Relieving plantar fasciitis pain

GRIDXside
The Grid Foam Roller by Trigger Point Therapy

When treating any kind of painful dysfunction, my first goal as a movement specialist is to help my clients find relief from the pain. The method I’ve found most beneficial for this is self massage using The Grid foam roller to release the tension built up in the calves. Here are some simple exercises to help relieve the discomfort in your foot by working with The Grid.

Now once the pain is gone, this does not mean you are fixed. Pain is a communicator–it alerts us to an underlying problem. But it is not the problem itself. This is why the “treatments” often found online (such as this one) will only provide temporary relief; they target the symptom (pain) rather than the core underlying issue.

There is still movement dysfunction that needs to be assessed and addressed, and as detailed above, it likely originates in the hips. Strengthening and balancing movement patterns associated with the glutes is the next step in treating plantar fasciitis, and can best be done by making an appointment with a qualified movement specialist. To ignore this step places you at risk of an even more painful and serious injury at some point in the future. Finding help is hugely important in the long run for continued recovery and pain free movement.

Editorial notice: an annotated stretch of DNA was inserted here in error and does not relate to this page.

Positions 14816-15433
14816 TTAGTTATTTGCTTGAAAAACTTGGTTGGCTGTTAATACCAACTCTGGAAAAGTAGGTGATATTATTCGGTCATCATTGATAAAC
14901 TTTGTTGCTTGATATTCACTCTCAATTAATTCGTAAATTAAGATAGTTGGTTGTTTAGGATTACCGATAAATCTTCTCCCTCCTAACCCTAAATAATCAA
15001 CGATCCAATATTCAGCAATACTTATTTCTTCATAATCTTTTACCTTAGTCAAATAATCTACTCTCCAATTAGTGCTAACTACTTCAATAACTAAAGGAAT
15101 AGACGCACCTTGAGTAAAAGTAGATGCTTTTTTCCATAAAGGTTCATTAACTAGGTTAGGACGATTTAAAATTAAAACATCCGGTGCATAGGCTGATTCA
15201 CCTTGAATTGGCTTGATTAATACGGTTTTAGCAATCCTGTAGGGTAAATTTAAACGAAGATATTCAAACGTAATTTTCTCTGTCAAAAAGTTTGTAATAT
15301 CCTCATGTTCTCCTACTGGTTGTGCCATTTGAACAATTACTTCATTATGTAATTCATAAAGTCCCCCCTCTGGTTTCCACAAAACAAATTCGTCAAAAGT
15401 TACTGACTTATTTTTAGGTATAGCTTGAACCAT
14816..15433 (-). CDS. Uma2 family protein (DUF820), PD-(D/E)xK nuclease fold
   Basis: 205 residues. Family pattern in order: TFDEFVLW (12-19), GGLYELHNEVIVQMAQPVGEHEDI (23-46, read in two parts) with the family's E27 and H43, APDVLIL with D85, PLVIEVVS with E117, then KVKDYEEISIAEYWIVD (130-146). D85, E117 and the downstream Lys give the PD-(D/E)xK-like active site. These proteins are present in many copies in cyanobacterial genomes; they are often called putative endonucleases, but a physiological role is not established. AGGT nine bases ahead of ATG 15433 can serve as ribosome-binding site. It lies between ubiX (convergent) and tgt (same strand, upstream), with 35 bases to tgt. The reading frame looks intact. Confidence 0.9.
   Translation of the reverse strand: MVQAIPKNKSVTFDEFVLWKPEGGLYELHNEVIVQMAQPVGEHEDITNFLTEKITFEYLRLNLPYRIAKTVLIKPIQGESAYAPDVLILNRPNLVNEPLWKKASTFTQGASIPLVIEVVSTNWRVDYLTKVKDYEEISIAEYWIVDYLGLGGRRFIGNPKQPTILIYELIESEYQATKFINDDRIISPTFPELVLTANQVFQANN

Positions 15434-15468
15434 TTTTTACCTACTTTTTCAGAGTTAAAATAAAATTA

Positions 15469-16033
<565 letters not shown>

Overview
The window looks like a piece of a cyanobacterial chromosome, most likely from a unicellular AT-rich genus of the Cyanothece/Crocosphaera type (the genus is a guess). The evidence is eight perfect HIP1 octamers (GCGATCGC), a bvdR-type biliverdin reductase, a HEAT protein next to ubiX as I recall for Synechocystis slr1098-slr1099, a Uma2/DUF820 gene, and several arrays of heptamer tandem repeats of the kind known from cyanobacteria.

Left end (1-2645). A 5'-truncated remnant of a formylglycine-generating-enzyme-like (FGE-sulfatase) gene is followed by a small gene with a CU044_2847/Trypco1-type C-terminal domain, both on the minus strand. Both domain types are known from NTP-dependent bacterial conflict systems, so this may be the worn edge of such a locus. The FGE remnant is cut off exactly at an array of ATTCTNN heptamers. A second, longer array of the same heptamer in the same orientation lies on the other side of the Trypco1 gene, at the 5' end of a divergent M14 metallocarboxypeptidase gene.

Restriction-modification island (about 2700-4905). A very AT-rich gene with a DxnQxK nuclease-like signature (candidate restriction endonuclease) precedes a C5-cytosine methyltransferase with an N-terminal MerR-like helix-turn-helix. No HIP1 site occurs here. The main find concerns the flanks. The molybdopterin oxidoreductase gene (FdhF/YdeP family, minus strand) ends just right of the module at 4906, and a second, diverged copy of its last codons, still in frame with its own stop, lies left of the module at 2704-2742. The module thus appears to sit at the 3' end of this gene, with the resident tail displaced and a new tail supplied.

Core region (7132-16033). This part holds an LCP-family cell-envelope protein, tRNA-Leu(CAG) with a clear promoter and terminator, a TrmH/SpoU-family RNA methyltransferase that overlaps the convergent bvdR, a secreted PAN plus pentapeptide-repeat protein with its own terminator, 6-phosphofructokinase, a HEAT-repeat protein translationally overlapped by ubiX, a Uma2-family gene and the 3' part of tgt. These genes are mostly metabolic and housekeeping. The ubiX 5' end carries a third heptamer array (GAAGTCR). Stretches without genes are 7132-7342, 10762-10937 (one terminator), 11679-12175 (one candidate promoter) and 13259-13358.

Here are some simple quick tips for quick temporary relief. Or check out this older article with more exercises to help with plantar fasciitis pain.

Place foam roller beneath calves. Slowly roll from the ankles to the knees. Plantar fasciitis
Place The Grid foam roller beneath calves. Slowly roll from the ankles to the knees.
Using a foam wedge, press heel into the ground and actively straighten your knee. Stretch to slight discomfort, NOT pain. Hold for 1-3 minutes each stretch for plantar fasciitis
Using a foam wedge, press heel into the ground and actively straighten your knee. Stretch to slight discomfort, NOT pain. Hold for 1-3 minutes each stretch
The Grid foam roller by Trigger Point Therapy. Self treatment for plantar fasciitis.
The Grid foam roller by Trigger Point Therapy.

 This is the foam roller I recommend: The Grid by Trigger Point Therapy

5 Replies to “Plantar Fasciitis – What is it and Finding Relief”

  1. Great article! I’m a Pilates instructor and I always have my clients roll out the bottoms of their feet before we begin our workout. I do this for two reasons. One is to help break up the bound fascia and two is to help with proprioception. Dr. Janda states that our proprioception begins at the bottom of our feet.

  2. I had suggested to me that running backwards for a few intervals would help with PF and it did with me. I also used a foot roller called footlog that helped with the pain and tension in my arches. I’m sure there are more exercises and tools to help but these both helped fix my issue.